Rosie Lee Tompkins

Lucille Clifton

quilter and poet

is it

what’s the difference

is it

quilter and poet

poet and quilter


Each one

born in 1936,

each gifts

showing us

how showing

us how


the way

out of time






     for pastors Jewel R. Withers, Jr. & Kathleen Anderson

    Little Rock, Arkansas—Yakima, Washington

    and for Rex Deloney, Colorist, Little Rock, Arkansas, &

    Karen Bodeen, Fabric artist, Yakima


Walking the yard, pruner in your old leather

holster, lopper in hand, that Monday

after Easter, how was it? You stopped,

as always, by the Hinoki Cedar

and bonsai-like, Pinus Contortis, lost

in trunk diameter beauty, foolishly probing

ungloved hands into the pine

after dead needles, giving new growth

a better chance for sunlight. More

meditation than prayer. More nature

than Christ, even as you believe

without doubting, Christ-presence

in the branch? How was it, Easter?


Twice blessed Easter, This is the day

the Lord has made, twice. Worship

streaming from your native place,

and again, from Rex in Little Rock.

This is the day the Lord has made,

three days, Friday to Sunday, and while

the faithful wait out Saturday,

you get married children and grandchildren,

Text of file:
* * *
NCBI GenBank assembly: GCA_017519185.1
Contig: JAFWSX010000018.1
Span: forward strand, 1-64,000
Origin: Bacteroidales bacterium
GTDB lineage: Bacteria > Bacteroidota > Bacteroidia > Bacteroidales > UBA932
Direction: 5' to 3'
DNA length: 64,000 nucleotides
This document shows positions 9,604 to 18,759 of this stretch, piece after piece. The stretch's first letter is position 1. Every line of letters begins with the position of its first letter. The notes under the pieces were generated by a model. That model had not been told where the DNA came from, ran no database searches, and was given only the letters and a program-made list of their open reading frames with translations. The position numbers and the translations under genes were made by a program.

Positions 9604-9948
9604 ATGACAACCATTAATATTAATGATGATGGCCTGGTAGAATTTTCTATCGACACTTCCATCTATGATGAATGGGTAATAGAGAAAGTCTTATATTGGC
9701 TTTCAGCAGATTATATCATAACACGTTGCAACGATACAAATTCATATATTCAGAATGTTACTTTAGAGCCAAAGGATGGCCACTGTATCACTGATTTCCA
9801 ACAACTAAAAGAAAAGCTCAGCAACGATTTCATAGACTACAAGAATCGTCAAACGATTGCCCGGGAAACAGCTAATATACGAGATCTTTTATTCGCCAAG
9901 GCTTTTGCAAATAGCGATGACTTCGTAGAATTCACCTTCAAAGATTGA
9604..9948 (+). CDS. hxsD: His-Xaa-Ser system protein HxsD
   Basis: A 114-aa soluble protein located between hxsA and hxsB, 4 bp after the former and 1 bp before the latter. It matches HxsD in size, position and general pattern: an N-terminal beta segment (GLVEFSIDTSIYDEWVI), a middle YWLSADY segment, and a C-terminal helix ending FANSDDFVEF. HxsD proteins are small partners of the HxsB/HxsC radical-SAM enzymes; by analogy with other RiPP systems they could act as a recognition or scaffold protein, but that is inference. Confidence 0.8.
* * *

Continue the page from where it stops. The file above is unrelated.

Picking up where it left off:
out door and verified proof of new life’s

transfigurations. Stones, cairns, boulders

marking way, nothing hidden, no one

waiting for anything except cake,

early baked in your oven, new

recipe, coconut cream injected

to sweeten what’s already sweet,

Flaked coconut spread over whipped

cream. This is the day that the Lord

has made a day early.

You live

with a fabric artist, your friends

poets, painters, jewelers, surrounded

by all desire that may be delivered.

Sol y sombra, you move at will

from beauty to beauty, silence and word.

Let them eat cake.


Such are the joys of listeners,

great inheritors of Catherine

and William Blake up through fabric

artists come through the rural south

the quilter Rosie Lee Tompkins,

and Alice Walker’s two sisters arguing

what’s to be done with Mama’s quilts

in the story Every Day Use--

frame and bequeath them in wills

or wrap bodies warm, exhausting

their threads so you may better know

the cost of your grandmother’s love?

Among the questions, Eli Leon.

Eli Leon, her champion.

They meet at a flea market

in Oakland, red thread

among everything gold.

These questions, along with similar

others, are your only unknowns

waiting for sunrise on Easter morning.

You are the one who remembers

the Jim Harrison poem. You still